A Better Service Model

Mamow Obiki-ahwahsoowin is the Tikinagan service model. In Ojibway/Oji-Cree, Mamow Obiki-ahwahsoowin means, "Everybody working together to raise our children." It is a system of protecting and caring for children and supporting families that has been designed and is delivered by First Nations people.

History of Mamow Obiki-ahwahsoowin

Mamow Obiki-ahwahsoowin represents the culmination of almost 30 years of work to develop a culturally appropriate response to children and families who are in need of help in the First Nation communities. In developing Mamow Obiki-ahwahsoowin, we have sought to be true to the original vision that the Chiefs and Elders had when Tikinagan was created.

The service model is now described in detail in a set of comprehensive service manuals, including service standards and policies, and case management procedures and forms.

Mamow Obiki-ahwahsoowin is designed to respect the inherent authority of First Nations to care for our own children. It acknowledges that our First Nation mandate supersedes provincial legislation and that our ultimate goal is the pursuit of complete First Nation jurisdiction over our own child welfare services. Until this goal can be achieved, Mamow Obiki-ahwahsoowin is designed to ensure that Tikinagan provides services in accordance with provincial legislation, regulations and standards.

How our Model is different

Our service model promotes the delivery of services at the community level by community-based workers. Tikinagan hires and trains local First Nation members to be frontline workers, supervisors and senior managers within the agency. We are working to develop as many resources as possible at the community level, including community offices with supervisors and front line staff; training opportunities for staff and foster parents; regular, specialized and treatment foster homes; and, agency-operated homes and Youth Healing Centres for children in care. Services are culturally responsive and supportive of traditional values and customs.

Within all aspects of service delivery, workers are expected to consult with the Elders for their wisdom, guidance, teachings and direction. Since a core value of our model is accountability to the First Nations, Tikinagan workers are required to consult with the First Nations on all case management decisions. First Nations are involved in all child welfare cases and work with Tikinagan to develop service plans for families and placement options and plans of care for children in care.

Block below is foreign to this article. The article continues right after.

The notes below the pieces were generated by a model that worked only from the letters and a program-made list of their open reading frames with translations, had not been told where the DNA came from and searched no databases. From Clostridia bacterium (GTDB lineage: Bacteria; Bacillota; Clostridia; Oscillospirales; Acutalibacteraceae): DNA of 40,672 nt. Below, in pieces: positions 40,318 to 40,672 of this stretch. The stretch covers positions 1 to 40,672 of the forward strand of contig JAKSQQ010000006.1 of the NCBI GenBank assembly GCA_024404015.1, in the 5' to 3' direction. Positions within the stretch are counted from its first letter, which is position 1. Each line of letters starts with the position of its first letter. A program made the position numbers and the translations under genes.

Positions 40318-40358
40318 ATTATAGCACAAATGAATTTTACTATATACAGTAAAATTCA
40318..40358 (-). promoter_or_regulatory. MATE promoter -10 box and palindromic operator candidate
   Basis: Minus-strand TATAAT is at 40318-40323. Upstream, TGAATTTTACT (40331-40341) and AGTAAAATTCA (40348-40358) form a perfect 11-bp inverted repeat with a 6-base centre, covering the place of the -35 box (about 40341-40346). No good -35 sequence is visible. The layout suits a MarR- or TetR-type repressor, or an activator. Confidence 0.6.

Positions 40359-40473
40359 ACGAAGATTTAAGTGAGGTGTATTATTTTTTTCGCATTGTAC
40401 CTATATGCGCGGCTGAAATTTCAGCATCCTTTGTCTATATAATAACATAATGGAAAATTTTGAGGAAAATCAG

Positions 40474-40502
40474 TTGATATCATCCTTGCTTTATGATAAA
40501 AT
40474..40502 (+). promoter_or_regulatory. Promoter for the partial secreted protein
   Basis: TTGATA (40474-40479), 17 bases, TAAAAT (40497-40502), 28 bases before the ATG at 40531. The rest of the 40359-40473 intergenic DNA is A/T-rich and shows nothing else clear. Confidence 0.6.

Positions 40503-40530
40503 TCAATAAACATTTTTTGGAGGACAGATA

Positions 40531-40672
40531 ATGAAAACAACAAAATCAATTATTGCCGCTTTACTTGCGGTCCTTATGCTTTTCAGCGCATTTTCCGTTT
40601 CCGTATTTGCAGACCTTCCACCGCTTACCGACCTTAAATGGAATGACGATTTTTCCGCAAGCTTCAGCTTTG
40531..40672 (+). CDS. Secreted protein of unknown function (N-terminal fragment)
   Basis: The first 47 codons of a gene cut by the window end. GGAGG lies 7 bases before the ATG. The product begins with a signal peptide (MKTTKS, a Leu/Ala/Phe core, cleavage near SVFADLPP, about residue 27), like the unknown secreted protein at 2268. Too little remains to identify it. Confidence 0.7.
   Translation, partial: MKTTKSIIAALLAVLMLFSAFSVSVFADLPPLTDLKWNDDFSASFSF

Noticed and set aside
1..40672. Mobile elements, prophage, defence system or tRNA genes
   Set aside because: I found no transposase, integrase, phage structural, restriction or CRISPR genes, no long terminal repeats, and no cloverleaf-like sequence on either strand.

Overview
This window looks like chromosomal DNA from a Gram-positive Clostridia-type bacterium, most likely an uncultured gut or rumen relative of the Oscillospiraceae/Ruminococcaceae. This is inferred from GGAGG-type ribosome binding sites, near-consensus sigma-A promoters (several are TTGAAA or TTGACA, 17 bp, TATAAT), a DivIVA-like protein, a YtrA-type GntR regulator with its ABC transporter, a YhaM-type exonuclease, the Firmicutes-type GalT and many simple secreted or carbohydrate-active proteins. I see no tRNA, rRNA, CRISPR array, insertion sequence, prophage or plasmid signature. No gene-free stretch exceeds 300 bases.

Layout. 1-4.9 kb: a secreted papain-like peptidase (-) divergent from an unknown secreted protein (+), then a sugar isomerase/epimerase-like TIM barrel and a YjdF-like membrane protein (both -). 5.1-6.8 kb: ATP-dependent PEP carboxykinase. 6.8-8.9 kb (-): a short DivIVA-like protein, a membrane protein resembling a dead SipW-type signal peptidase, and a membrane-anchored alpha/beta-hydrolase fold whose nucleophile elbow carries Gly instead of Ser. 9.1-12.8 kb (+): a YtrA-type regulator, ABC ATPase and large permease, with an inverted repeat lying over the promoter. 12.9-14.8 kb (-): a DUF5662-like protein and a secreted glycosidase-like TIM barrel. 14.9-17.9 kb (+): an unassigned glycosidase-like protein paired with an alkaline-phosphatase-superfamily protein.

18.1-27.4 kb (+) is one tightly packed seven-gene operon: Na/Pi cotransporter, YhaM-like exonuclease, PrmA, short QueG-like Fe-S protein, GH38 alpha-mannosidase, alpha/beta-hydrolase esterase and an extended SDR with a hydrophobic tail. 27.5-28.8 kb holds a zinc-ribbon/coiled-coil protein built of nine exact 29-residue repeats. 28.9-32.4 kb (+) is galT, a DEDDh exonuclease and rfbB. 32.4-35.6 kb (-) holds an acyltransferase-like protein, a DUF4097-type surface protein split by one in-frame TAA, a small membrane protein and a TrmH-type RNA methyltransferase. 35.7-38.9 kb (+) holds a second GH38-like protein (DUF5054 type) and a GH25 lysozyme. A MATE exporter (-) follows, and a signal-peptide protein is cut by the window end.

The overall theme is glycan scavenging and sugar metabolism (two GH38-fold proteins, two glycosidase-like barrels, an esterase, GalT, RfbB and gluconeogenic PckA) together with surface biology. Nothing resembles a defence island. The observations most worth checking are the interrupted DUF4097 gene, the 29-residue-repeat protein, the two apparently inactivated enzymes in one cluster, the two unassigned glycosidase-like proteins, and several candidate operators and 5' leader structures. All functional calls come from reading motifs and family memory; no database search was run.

Customary Care

Customary care is an integral element of Mamow Obiki-ahwahsoowin. Within the customary care system, the First Nation Chief and Council have the authority to declare children to be placed in Tikinagan care when removal from their home is required. The First Nation, parents, Mamow Obiki-ahwahsoowin caregivers and children in care sign a Mamow Obiki-ahwahsoowin Care Agreement for children coming into the agency's care. Mamow Obiki-ahwahsoowin care presents a viable alternative to the mainstream Court system. However, Tikinagan retains the authority to apprehend children and to use the Court system as a last resort to ensure that children are protected.

The relationship between the First Nations and Tikinagan is spelled out in protocols that are being developed in unique ways with each First Nation.

Wee-chee-way-win Circle of Care

Tikinagan shares the sacred responsibility held by parents, extended family and community members to care for children.

When a child comes into care, it is important for each child to be part of a network of caring people. Every person who has an interest in the care of a child is asked to become a member of the Wee-chee-way-win Circle for the child. The Child Care Worker co-ordinates the efforts of these people to work in a child's best interests. The Wee-chee-way-win Circle (also known as a Family Services Committee) may make important recommendations concerning the plan for a child.

The Wee-chee-way-win Circle may include the child's parents and siblings, extended family members, the First Nation Chief and Council, Elders, the school principal and teachers, workers from other community resources, and other caregivers, Tikinagan workers and supervisors.

When a child is in care, Foster Parents also function as part of the Circle, working together with Tikinagan staff and others in the Circle.

Although each has a different role in the Circle, the success of a child's emotional security depends on teamwork. By working together in mutual cooperation and respect, a circle of healing will surround the child.

The Wee-Chee-Way-Win Circle